Family Research Council has submitted public comments urging the Department of Veterans Affairs to retain a regulation that prohibits “gender alterations” (hormone therapy and gender reassignment surgery) from being funded by taxpayers as part of the VA’s medical benefits package.
The VA had received a “Petition for Rulemaking” from transgender activists urging that it lift the restriction, which is found in 38 CFR 17.38(c)(4).
The comment, written by FRC Senior Fellow for Policy Studies Peter Sprigg, said that the cost of these procedures would be exorbitant, and there is no convincing scientific evidence that they are effective in improving mental health or reducing suicide rates among those who undergo them.
A synopsis of the comments stated:
VA benefits should be aimed at the direst, most life-threatening needs first. They should not go to surgery on physically healthy individuals who elect to alter their physically healthy bodies.
In 2016, the Centers for Medicare & Medicaid Services (CMS) issued a memo declining to issue a National Coverage Determination (NCD) mandating coverage for gender reassignment surgery. They declared that “there is not enough high quality evidence to determine whether gender reassignment surgery improves health outcomes.” What CMS was unwilling to do for Medicare recipients, the VA should not be doing for recipients of VA medical benefits.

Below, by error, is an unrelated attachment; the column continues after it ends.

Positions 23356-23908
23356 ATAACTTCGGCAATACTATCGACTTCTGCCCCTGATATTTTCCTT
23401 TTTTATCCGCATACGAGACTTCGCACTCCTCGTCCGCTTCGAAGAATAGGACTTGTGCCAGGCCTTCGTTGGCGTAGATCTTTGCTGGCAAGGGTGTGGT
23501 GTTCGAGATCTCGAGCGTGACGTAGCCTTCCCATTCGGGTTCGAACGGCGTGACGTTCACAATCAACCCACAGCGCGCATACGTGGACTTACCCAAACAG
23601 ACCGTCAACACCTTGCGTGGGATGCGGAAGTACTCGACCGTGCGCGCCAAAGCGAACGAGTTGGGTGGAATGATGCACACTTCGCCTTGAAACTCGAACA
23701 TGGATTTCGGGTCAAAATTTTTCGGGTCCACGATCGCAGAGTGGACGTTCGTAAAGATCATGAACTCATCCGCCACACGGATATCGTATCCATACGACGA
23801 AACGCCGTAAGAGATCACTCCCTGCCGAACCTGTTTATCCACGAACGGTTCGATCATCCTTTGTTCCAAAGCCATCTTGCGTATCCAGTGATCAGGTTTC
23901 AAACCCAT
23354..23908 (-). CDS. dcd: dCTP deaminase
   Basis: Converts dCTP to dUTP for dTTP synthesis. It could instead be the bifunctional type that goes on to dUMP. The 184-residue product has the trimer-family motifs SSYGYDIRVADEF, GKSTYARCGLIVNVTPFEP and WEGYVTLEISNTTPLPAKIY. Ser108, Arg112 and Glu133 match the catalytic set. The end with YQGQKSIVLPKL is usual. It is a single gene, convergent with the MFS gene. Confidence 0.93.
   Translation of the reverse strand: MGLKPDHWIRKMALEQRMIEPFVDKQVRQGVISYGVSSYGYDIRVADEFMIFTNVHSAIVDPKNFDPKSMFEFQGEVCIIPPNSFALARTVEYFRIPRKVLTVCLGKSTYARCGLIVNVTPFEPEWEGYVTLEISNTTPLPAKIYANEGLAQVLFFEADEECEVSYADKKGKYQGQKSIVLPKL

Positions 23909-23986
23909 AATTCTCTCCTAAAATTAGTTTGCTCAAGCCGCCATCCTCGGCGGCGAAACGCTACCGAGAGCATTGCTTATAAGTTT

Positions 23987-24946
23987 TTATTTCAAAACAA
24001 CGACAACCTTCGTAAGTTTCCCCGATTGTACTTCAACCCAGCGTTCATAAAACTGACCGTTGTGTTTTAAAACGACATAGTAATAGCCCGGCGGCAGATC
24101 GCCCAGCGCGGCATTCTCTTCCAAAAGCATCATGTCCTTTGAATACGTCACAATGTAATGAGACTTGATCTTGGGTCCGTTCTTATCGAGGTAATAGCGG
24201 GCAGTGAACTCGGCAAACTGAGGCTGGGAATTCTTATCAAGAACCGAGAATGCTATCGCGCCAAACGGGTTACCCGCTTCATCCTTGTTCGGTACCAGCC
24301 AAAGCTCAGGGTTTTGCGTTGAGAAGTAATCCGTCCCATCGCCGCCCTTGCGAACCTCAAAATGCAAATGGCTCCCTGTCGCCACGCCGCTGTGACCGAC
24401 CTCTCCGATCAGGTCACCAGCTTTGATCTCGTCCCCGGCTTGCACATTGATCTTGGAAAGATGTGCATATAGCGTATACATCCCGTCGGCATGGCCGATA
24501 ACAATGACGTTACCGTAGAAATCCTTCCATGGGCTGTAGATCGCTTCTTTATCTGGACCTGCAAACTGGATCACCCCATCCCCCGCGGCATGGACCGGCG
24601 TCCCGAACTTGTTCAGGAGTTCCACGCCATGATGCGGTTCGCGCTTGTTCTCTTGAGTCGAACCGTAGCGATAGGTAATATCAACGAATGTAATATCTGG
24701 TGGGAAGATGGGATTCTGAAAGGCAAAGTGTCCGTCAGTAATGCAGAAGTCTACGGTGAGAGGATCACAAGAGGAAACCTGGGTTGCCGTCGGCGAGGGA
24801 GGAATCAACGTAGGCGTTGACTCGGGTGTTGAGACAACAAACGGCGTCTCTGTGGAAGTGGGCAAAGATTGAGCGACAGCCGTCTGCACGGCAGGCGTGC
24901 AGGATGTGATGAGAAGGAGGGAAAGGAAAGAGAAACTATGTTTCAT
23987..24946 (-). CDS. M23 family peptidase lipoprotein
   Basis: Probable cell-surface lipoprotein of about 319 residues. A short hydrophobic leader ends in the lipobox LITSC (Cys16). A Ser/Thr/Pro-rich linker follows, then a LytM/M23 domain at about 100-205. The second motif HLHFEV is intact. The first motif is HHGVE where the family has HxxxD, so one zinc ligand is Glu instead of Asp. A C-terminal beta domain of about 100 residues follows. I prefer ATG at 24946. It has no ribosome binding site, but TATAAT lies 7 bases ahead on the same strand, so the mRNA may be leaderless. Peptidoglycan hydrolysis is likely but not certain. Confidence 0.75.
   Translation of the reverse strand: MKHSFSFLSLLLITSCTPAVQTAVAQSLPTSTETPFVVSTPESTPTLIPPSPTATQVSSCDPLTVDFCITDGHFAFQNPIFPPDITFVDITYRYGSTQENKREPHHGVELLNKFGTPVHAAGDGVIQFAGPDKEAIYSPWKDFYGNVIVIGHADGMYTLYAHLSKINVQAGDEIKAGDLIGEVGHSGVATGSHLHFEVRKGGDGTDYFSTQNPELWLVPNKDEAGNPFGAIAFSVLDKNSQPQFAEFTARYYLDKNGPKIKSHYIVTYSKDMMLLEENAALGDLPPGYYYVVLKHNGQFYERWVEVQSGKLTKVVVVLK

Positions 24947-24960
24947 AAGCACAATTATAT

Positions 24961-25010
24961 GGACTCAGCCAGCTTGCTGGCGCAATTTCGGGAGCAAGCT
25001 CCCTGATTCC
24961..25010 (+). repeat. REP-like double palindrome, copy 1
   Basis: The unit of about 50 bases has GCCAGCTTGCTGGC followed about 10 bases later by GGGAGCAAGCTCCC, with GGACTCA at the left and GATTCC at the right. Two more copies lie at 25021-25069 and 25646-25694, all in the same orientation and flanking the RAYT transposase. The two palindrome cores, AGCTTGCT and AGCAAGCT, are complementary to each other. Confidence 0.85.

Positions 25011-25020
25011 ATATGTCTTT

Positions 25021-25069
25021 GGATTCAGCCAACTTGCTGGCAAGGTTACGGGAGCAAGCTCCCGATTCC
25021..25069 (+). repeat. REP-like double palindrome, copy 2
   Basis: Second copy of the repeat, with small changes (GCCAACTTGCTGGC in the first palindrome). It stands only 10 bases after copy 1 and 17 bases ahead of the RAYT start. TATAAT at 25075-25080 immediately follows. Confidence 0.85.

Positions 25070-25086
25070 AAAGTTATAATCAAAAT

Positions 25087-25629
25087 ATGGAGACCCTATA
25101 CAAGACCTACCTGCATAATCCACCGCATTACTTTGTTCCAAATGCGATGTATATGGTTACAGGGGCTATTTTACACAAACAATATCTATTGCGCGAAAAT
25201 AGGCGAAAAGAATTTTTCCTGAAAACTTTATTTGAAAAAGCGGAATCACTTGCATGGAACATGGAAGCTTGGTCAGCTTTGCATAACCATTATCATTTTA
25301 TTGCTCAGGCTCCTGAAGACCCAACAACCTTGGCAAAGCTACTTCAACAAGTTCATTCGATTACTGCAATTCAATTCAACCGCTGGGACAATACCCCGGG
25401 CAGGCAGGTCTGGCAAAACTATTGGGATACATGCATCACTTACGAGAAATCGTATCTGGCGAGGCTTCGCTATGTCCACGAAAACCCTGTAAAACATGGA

Advocates for taxpayer funding of medical gender transition claim that it will reduce the mental health problems and risk of suicide that are known to exist at higher levels among those who identify as transgender. However, one of the strongest studies ever done on the subject, a 2011 study out of Sweden (Dhejne et al., PLoS ONE) did not support such a conclusion. The CMS memo stated:
The study identified increased mortality and psychiatric hospitalization compared to the matched controls. The mortality was primarily due to completed suicides (19.1-fold greater than in control Swedes), but death due to neoplasm and cardiovascular disease was increased 2 to 2.5 times as well. . . . The risk for psychiatric hospitalization was 2.8 times greater than in controls even after adjustment for prior psychiatric disease (18%).
Finally, the exorbitant cost of these procedures can hardly be justified for so little benefit. Data from the Philadelphia Center for Transgender Surgery suggests that a comprehensive package of male-to-female surgical procedures would cost $110,450, and female-to-male procedures would cost $89,050. That’s not to mention hormone treatment, which is required indefinitely and can cost as much as $200 a month.